Prehistoric Age

In prehistoric times, ceramic products were understandably coarse as most were mixed by women from sand and other materials. Most of the designs on the surface of the ceramics were created with sticks while the products were still wet. All of the pottery prod­ucts from this era had useful applications for household duties and cooking.

Metal Age

Most of the pottery products from the Bronze Age were formed on turn tables and had diverse styles. As well as cooking utensils, there were also artistic ceramics and prod­ucts for tool production. The diverse products were decorated with carved images and covered by a different coloured layer of an enamel-like substance. The adornment of pottery products from this period was performed using bronze tools. Iron Age pottery products developed in all regions of the country. These products were produced at low temperatures using some­what rudimentary techniques. The form and ornamentation of the Iron Age pottery prod­ucts was quite unique to this period. This craft developed from traditional experience, and from the influence of the Chinese. Architectural pottery, including bricks and tiles, also originated during this time and small simple statues of animals, such as pigs and oxen, were introduced.

From the Ly Dynasty until Now

After more than ten centuries of Chinese domination, the Ly and Tran dynasties saw the reestablishment of national independ­ence. During this period, pottery experienced splendid achievements in quality and diversi­ty through large-scale production. Basic elements, including the form, decora­tions, and coloured enamel, were employed to create beautiful products. The painted dec­orations were simple, but incredibly attractive. Unique carving characteristics developed and various kinds of enamel were applied. Since the 15th century, ceramic started to bear white enamel with blue designs and fabrication techniques improved. Nowadays, some localities are still spe­cialised in producing ceramics, including Bac Ninh Province, Nam Dinh Province, Quang Ninh Province, and Ha Noi, etc.


Bamboo Products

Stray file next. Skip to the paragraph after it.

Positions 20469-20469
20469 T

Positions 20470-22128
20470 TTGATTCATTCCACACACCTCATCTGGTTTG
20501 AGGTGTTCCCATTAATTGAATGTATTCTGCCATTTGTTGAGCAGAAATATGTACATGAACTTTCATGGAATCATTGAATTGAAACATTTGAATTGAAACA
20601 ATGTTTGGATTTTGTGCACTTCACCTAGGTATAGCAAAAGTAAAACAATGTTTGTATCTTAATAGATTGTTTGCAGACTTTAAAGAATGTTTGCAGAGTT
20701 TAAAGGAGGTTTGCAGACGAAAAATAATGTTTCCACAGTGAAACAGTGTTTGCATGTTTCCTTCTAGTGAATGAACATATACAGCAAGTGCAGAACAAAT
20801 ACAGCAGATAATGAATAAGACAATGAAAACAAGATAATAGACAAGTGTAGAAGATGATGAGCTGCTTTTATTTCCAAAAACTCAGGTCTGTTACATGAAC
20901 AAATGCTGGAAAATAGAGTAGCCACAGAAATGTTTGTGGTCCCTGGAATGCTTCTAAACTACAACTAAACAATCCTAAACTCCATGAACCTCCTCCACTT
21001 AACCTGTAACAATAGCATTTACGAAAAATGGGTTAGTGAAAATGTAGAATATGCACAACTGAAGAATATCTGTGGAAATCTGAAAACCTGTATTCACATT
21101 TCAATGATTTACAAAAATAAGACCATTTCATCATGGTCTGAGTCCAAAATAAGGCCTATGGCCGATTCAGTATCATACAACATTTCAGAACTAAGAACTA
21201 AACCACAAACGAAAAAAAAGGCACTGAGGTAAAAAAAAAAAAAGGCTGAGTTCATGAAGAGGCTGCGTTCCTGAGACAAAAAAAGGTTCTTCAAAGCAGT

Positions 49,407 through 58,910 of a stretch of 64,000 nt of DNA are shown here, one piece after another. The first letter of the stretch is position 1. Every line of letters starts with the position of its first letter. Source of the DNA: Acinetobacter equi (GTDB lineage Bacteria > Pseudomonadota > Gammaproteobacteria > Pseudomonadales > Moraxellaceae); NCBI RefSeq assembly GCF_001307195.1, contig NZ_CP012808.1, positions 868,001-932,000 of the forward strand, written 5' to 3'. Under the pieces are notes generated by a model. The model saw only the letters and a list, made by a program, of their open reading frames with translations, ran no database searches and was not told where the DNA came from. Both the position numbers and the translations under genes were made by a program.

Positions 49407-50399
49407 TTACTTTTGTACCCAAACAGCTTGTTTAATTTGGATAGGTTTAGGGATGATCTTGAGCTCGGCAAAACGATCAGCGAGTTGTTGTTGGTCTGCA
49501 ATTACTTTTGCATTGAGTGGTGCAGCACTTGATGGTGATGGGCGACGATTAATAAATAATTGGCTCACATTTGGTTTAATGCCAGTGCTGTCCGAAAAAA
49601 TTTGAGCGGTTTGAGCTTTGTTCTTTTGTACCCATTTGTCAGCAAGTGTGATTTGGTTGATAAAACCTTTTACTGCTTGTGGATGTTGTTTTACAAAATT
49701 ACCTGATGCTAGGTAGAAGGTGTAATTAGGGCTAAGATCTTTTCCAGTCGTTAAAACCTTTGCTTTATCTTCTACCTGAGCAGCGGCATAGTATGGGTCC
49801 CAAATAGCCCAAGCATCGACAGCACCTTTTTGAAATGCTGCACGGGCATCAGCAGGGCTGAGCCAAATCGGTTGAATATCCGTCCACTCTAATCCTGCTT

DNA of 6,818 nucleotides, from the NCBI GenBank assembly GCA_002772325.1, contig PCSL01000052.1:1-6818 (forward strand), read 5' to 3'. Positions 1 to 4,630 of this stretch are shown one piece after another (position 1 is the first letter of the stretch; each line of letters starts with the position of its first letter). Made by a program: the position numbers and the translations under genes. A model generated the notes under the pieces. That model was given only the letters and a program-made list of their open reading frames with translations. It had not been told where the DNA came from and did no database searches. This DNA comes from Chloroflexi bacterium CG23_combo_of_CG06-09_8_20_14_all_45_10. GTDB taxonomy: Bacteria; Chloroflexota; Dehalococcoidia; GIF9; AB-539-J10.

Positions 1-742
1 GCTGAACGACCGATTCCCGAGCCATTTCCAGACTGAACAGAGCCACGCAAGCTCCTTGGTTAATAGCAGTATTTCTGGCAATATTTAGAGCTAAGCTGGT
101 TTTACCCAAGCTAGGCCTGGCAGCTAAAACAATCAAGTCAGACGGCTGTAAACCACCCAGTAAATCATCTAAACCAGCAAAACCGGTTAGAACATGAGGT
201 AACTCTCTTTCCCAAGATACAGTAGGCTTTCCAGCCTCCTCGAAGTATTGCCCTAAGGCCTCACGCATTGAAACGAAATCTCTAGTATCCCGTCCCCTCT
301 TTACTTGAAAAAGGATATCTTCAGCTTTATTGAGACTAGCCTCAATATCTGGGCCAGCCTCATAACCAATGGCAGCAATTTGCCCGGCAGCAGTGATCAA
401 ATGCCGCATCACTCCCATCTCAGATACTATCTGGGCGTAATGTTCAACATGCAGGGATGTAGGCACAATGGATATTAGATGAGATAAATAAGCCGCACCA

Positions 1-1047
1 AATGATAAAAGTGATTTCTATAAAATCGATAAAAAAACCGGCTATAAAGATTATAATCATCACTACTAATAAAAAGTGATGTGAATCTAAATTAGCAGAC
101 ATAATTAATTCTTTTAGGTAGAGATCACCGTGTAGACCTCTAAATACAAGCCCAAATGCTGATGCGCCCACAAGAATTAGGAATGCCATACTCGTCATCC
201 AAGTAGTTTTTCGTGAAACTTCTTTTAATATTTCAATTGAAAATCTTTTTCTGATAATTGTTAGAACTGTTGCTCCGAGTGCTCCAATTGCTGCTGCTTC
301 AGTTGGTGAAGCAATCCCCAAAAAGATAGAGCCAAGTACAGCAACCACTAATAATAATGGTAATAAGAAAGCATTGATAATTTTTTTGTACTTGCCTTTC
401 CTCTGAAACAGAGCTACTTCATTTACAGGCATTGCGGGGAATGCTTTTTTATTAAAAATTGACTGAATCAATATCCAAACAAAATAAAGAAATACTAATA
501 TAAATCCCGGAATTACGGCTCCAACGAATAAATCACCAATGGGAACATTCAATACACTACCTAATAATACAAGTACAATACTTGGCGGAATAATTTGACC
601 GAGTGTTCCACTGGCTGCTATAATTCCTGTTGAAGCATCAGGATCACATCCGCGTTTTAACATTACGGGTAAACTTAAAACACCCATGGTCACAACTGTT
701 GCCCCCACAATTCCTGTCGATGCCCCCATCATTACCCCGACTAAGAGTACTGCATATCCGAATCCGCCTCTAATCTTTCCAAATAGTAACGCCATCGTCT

Bamboo and rattan (tre, may and song) are abundant sources of material used by Vietnamese handicraftsmen. The advantages of these products are that they are light, durable, and termite resistant. Bamboo and rattan products from Viet Nam first appeared on the world market at a Paris fair in 1931. Since then, more than 200 items made from these materials are sold over­seas. Among the most popular are baskets, flower pots, lampshades, and bookshelves.


Lacquerware is really typical to Viet Nam, although it also exists in other Asian coun­tries. It is said that the resin extracted from the trees in the northern province of Vinh Phuc is the best one. As such, the lacquer­ware products made in Viet Nam are very beautiful and durable. As early as the 18th century, people in Nam Ngu District in Thang Long (Ha Noi) spe­cialised in making lacquerware products. In its early stages of development, lacquerware contained only four colours: black, red, yel­low, and brown. However, due to improve­ments in technologies in later years, additional pigment colours were made, therein, creating a wider range of lacquer colours. Currently, Vietnamese made lacquerware products are essential in both the domestic and foreign markets. The renowned products include wall paintings, flower vases, jewellery boxes, trays, chessboards, and folding screens. Most of the tra­ditional sculp­tures are made in Da Nang City, more specifical­ly near Ngu Hanh Son Mountain locat­ed between Quan Khai and Hoa Khe villages. Sculptors use marble to carve various articles of high value, including bracelets, ash-trays, Buddha statues, ornamental flowers, leaves and trees, and animal statues, such as lions, cats and peacocks.


As soon as the 2″d century, the Vietnamese were using gold and silver to create jewellery. There are three different techniques used to make gold and silver jewellery, including intri­cate carving, casting, which is the process of melting metal and pouring it into flower, lead, or bird shaped moulds, and common pro­cessing, which is a process of polishing metal. These three techniques can be combined to make intricate pieces of jewellery. Because of the flexibility of the raw materials, the colour of gold, and the brightness of silver, beautiful necklaces, bracelets, earrings, rings, trays, and cups are created. It is said that gold work originated in Dinh Cong Village near Ha Noi and that silver work originated in Dong Xam Village in Thai Binh Province.

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